NASA reveals the “secret” of Ingenuity’s incredible endurance: video

It had been several weeks since the NASA Ingenuity helicopter made its last flight on Mars. The 72nd flight turned out to be the last for the brave aircraft, during which one of the blades was damaged, which made it impossible to continue flying. But despite the disappointment, it has been widely recognized that Ingenuity has achieved a lot since arriving on the Red Planet in February 2021.

Ingenuity not only became the first aircraft to make a controlled flight on another planet, but, as explained in a new video released by NASA, it also tested its aerodynamic capabilities by repeatedly breaking its own speed, distance and altitude records. 

Speaking from NASA’s Jet Propulsion Laboratory, which controlled the helicopter’s mission, Ingenuity chief engineer Travis Brown discussed some of the record-breaking moments. For example, Ingenuity was originally planned to make only five flights over a 30-day period. But in the end, it made 72 flights during its almost two years on Mars.

Animation of NASA Ingenuity flight on Mars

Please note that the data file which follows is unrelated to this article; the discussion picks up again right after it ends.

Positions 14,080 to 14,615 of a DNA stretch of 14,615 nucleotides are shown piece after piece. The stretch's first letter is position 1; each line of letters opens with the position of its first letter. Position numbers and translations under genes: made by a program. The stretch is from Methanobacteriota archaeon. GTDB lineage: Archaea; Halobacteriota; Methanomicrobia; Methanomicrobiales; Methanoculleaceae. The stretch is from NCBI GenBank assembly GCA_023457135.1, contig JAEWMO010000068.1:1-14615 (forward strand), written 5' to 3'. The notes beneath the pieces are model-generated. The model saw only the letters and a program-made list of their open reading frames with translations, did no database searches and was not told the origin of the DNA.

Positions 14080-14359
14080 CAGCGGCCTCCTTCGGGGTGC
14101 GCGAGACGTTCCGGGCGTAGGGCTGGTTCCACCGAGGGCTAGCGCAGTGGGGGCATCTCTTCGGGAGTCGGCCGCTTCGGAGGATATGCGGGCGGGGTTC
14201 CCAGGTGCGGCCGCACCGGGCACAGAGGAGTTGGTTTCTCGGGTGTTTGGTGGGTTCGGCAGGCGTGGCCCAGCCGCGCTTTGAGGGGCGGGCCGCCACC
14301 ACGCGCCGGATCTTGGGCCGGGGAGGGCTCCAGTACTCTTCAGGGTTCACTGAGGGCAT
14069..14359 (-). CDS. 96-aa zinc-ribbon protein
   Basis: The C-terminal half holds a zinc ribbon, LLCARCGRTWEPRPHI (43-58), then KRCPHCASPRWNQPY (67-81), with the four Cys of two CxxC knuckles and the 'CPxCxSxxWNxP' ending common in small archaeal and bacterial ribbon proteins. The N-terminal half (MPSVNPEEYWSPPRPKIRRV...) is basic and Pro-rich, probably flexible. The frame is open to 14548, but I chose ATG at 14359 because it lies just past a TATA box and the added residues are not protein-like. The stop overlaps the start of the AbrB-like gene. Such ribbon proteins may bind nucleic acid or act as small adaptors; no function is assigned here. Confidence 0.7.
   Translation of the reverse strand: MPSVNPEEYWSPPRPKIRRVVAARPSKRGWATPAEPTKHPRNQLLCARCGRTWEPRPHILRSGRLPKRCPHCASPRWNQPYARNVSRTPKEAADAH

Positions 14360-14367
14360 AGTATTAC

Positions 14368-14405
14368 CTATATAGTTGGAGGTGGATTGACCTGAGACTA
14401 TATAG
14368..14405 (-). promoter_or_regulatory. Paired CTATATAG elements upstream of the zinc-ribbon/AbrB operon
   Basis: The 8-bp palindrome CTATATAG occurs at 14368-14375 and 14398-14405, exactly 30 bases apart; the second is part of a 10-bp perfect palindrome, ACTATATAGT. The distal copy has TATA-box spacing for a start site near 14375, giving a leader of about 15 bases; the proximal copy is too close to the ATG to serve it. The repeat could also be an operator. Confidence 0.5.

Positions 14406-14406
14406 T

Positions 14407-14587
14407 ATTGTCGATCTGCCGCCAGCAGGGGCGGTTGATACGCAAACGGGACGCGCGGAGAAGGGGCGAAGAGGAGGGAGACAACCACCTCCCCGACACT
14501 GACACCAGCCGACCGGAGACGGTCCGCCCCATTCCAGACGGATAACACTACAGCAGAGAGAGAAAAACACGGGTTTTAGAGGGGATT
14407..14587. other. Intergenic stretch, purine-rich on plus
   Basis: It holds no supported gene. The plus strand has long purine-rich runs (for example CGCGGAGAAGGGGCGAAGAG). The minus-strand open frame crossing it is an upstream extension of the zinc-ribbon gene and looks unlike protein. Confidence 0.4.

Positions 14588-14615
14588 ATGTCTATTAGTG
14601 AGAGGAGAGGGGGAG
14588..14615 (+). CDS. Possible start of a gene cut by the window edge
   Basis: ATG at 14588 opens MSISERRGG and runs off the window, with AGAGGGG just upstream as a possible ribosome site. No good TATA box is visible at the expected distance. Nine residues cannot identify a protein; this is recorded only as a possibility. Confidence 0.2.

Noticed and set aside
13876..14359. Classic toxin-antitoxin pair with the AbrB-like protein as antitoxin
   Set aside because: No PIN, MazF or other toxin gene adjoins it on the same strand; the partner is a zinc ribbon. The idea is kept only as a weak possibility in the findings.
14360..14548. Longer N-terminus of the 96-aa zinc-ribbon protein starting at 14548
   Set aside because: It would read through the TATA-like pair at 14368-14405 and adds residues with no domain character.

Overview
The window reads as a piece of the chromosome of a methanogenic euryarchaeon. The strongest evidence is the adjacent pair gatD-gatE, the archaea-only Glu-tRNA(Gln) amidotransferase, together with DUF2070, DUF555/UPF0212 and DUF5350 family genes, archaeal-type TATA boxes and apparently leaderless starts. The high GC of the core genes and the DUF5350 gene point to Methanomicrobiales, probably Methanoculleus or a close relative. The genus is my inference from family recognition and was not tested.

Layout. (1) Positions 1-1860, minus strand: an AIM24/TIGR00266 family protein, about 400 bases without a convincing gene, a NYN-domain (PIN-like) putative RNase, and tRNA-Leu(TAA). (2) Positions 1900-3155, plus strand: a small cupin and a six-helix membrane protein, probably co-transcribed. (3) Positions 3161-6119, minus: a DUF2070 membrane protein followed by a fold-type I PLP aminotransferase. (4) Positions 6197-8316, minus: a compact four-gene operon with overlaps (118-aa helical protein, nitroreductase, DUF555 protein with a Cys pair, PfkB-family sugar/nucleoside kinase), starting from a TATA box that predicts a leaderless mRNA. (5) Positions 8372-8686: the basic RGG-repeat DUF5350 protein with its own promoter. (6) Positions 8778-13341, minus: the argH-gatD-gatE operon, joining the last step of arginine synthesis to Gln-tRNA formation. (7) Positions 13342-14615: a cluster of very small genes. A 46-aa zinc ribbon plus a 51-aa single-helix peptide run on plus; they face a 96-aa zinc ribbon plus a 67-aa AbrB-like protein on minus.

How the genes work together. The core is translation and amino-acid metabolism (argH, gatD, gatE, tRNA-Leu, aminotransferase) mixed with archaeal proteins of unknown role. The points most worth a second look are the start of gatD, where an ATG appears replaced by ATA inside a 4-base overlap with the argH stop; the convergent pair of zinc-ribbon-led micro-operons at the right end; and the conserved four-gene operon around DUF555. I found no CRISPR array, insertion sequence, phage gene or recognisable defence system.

After it was proved that the aircraft was capable of performing controlled flight in the rarefied atmosphere of Mars, the team connected it to the Perseverance rover. Thanks to the camera on board Ingenuity, detailed aerial photographs could be obtained, which helped the Perseverance team plan safe and efficient routes for the rover, which explored the Jezero crater in search of evidence of the existence of ancient microbial life.

Brown said that the Ingenuity project really began with the 49th flight, when the helicopter set new speed and altitude records: so it managed to rise 24 meters above the surface and accelerate to 36 km/h.

The team also tested different landing speeds: fast to save energy and slow to reduce landing load. The NASA team even commissioned the vehicle to conduct a first-of-its-kind study of the movement of wind and dust on the planet, which would allow a new look at the Martian atmosphere.

Brown said that everything the Ingenuity team has learned during 72 flights will be applied in the development of a new generation of helicopters designed for Mars and possibly other planets in our Solar System.

Earlier, we reported on how helicopters can map the magnetic field of Mars.

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